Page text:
Eco & Eco products are already available in the full range of Tsubaki chains, including Lambda chain, N.E.P. corrosion resistant chain, BX-PC corrosion resistant chain, GT4 Winner chain and G7 chain, and all new additions to the Tsubaki range will be Eco & Eco products. Users can expect to achieve double the wear life of traditional products, with up to 49% reduction in CO2 emissions.

In addition to the ecological benefits for users, the economic benefits are also clear: the increased wear life means a reduction in maintenance time and effort, and the elimination of regular chain switching costs. In addition, the chain products deliver significantly increased performance, which means users can reduce chain size for a given application, lowering product costs and reducing overall equipment size.

Demonstrating the potential of its Eco & Eco range, Tsubaki recently looked at a brewery project where 18 conveyors were being used to transport pallets of barrels. Each conveyor ran for 9.75m, with a 7.5kW electric motor driving a 3-strand chain at 15m/min. But chain lubricant splashing onto the pallets and barrels was resulting in defects, contamination problems and rejects. The customer tried to solve the problem by stopping lubricating the chain, but after a few months running the chain became stiff and the rollers showed a flat surface. Vibration increased significantly, and the motor started getting very hot, resulting in constant thermal tripping.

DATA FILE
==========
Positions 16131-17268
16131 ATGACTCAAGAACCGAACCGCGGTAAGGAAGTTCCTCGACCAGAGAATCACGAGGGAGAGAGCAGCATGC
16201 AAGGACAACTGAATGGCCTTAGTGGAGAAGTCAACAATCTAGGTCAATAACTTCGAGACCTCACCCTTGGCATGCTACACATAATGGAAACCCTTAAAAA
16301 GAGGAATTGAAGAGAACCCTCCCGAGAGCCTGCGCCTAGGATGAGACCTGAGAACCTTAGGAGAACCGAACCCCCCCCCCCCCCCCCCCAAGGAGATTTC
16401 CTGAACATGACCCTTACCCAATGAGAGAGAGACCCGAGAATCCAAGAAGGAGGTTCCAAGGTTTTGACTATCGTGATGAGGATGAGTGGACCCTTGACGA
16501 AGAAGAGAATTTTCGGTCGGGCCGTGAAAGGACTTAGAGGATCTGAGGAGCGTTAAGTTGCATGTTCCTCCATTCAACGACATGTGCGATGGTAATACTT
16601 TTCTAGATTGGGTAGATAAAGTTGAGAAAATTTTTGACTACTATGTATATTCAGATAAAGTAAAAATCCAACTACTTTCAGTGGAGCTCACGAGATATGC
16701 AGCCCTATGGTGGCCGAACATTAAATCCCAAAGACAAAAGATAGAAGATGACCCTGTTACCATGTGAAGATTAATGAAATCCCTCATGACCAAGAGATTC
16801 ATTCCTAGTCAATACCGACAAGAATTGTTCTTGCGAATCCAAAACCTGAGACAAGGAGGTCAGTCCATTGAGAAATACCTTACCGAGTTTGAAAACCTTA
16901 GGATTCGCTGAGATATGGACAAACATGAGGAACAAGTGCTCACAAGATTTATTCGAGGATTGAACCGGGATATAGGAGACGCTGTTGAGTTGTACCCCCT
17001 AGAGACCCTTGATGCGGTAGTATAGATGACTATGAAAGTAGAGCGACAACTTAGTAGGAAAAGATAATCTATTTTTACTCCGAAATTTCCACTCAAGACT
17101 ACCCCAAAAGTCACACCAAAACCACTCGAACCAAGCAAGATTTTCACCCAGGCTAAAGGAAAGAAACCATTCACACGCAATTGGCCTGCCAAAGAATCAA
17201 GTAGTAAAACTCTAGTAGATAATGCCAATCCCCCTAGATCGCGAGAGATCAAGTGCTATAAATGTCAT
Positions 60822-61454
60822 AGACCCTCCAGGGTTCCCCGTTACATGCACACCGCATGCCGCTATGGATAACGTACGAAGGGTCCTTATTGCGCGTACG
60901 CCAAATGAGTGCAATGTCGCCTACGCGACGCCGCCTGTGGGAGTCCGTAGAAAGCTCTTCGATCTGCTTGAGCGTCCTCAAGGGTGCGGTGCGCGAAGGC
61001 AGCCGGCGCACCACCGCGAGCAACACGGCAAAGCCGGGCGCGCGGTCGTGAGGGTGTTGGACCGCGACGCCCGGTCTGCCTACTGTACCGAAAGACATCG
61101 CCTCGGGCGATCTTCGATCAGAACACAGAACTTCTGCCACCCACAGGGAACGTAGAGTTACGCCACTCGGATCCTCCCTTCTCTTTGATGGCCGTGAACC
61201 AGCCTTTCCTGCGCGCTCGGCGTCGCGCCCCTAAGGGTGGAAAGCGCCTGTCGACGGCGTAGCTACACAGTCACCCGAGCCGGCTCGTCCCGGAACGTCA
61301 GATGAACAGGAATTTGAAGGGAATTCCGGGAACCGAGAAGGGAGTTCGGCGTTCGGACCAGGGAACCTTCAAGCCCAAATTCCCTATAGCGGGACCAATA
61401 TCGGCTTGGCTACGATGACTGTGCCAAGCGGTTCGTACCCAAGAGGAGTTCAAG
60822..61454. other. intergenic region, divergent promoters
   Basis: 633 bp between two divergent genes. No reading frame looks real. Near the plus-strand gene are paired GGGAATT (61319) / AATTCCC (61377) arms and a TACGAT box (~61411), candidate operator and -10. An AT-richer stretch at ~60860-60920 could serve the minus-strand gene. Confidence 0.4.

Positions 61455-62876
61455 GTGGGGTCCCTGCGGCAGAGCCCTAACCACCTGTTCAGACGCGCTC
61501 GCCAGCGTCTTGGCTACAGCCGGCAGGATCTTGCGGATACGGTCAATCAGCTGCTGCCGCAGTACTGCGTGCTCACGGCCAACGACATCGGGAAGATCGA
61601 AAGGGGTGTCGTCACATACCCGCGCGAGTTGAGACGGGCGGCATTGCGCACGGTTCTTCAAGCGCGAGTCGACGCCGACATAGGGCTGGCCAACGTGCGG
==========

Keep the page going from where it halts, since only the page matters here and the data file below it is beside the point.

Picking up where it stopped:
Tsubaki recommended a lubrication-free alternative, using a 2-strand bearing roller chain. The rollers are completely maintenance-free, and because of the lower friction the customer was also able to use a smaller power motor - just 1.5kW. The end result was that energy consumption was reduced from 27000kWh to just 5400kWh. This both lowered the energy costs, and meant a CO2 reduction from 15255kg to 3056kg.

There was a significant equipment cost saving as well, both from the 2-strand chain meaning fewer chain meters and from the significantly smaller electric motor. With no need for lubrication, there were significant maintenance savings, while the long-life design of the chain meant an operating life increase from just 4 years promised by the existing product to approximately 15 years for the Tsubaki chain.

Miniatuurweergave voor ECOLINK1.jpg"At Tsubaki we are mindful of the environment in all of our operations, and recognise that we have a responsibility to develop products which are more environmentally friendly," Mack concludes. "This is a key driver for new product development. But at the same time we see that our customers are also facing environmental pressures, and therefore our own ecological design principles can offer direct customer benefits too. By combining this with the longstanding, proven economic advantages of Tsubaki chains, these new Eco & Eco products we really can help our customers to reduce the environmental burdens of their operations and at the same time improve their economic efficiency."

– 2012 August 27